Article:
Baku is a city where Eastern and European traditions have closely intertwined for centuries, representatives of different nationalities lived in peace and friendship, modern architecture coexisted with the traditional, and the old way of life was abruptly replaced by the new. Baku is the largest dynamically developing economic, industrial and scientific center in the Caucasus, which is radically changing before our eyes. The project in Azerbaijan has become an important and interesting urban planning experience for the architects of the APEX project bureau for the integration of a modern residential area in the city center.
Development project in Baku
520 000 m2
The 26-hectare site is bounded by the Central Park from the south, Abdulla Shaig street from the west, Shikhali Kurbanov street from the east and Balababa Majidov street from the north. We analyzed the complications and proposed the optimal way of urban development.
By the tenth years of the XXI century, developers had reached many central areas of the city. New quarters chaotically appeared at the end of the 19th century while low-rise European-style houses perished under the onslaught of bulldozers. Soon, almost nothing remained of the development that has been maturating for over a century and a half. The city grows upwards, becomes denser and new buildings do not always look tactful and appropriate. If the well-known project of the White City in the eastern part of Baku is a successful example of redevelopment of industrial territories, then the story taking place in Kubinka and Sovetskaya, two-three-storey residential areas with authentic buildings, is an example of the absence of a scenario for the integrated development of territories. Unfortunately, it will not be possible to preserve the building blocks of the last two centuries. Conservation of the low-rise historical center of Baku is not possible given the price of the land. Nonetheless, it is great to see infill development and the Central park as the successors of the demolished quarters.
If it is already impossible to save, then it is possible and necessary to come up with a detailed plan, how to integrate and develop something new as delicately as possible, taking into account the socio-cultural, economic and transport-pedestrian aspects. When designing the area on the site of the demolished low-rise quarters, the architects were guided by several principles:
- keeping the directions of existing streets;
- preservation of historical buildings of the mosque and baths;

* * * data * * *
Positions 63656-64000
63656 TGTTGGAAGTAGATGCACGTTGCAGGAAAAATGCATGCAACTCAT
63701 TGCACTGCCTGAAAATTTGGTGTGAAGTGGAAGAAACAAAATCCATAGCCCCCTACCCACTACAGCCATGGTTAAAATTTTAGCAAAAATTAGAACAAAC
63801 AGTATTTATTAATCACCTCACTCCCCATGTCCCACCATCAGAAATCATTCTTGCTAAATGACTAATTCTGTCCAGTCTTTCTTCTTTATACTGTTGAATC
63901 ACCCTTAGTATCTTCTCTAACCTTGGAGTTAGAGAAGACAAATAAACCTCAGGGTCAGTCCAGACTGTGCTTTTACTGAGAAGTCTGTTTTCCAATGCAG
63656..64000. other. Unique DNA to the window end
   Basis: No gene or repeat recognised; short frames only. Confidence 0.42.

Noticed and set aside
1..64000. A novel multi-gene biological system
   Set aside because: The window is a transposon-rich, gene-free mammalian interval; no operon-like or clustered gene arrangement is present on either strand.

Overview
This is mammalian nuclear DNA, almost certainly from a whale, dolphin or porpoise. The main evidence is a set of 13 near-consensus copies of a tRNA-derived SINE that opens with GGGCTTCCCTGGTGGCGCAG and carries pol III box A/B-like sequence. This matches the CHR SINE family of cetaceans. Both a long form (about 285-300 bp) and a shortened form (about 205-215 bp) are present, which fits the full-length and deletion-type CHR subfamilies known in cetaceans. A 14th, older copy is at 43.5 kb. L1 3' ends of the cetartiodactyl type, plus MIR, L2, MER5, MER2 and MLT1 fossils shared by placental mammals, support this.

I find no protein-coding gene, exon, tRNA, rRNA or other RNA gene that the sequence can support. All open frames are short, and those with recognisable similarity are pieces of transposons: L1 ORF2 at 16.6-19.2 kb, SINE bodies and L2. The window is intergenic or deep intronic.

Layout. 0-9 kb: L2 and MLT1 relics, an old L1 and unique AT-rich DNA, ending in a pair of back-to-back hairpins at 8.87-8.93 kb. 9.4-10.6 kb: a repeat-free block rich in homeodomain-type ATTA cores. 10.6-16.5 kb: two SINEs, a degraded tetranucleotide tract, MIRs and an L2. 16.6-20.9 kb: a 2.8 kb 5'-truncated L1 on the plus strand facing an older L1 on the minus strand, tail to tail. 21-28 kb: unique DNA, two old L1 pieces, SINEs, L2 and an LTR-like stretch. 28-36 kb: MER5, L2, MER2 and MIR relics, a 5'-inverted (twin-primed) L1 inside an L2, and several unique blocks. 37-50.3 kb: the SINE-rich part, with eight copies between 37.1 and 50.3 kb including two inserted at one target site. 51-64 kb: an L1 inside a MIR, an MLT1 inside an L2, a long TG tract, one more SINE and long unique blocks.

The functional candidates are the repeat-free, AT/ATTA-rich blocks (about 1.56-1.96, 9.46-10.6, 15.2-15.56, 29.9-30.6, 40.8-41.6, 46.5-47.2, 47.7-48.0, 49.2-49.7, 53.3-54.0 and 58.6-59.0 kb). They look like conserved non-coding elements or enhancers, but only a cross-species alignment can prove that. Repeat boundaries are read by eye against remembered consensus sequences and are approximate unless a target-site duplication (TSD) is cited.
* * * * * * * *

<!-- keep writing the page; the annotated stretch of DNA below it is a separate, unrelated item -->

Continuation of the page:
- arrangement of a pedestrian and shopping street from the Nizami Ganjavi metro station to the projected square and Tezepir mosque;
- arrangement of the square as a compositional center of the district;
- integration of residential buildings into the park;
- limitation of the building height to eight floors;
- division of buildings into closed quarters with a clear hierarchy of private and public spaces;
- three zones: "park", "central", "private".
Residential buildings with semicircular facades face the Central Park. The flowing shapes create small public spaces along the green edge, inviting to enter the area. The park quarter is formed by predominantly sectional buildings with a closed perimeter and a landscaped green courtyard inside.
A shopping and pedestrian street has been laid from the existing square near the metro, designed to become the main pedestrian artery of the district. Restaurants, shops, bars and souvenir shops in the ground floors of the buildings of the central quarter along the streamline will become part of the tourist route. The pedestrian street leads to the square, where we propose the construction of a building that would be significant for the city: a museum, a theater, a library. The preserved building of the bathhouse “Shore Hammam” built in 1889 is facing the square. One can get from the square to the Tezepir mosque following the street that leads to the park. Thus, we plan to direct the pedestrian flow to and from the metro through the projected area.
The private or "quiet" quarter is formed by towers and is distinguished by a greater sparseness. It is intended to become a transitional module to the projected area from the north, as the adjacent quarters, after the demolition of the remaining Soviet buildings, can develop according to the principles of the tower infill scenario.
The architecture of the facades of the proposed buildings is sustained in the usual for Baku light range of natural limestone. The silhouette is formed by the pitched roofs of the attic floors and terraces at the level of penthouses.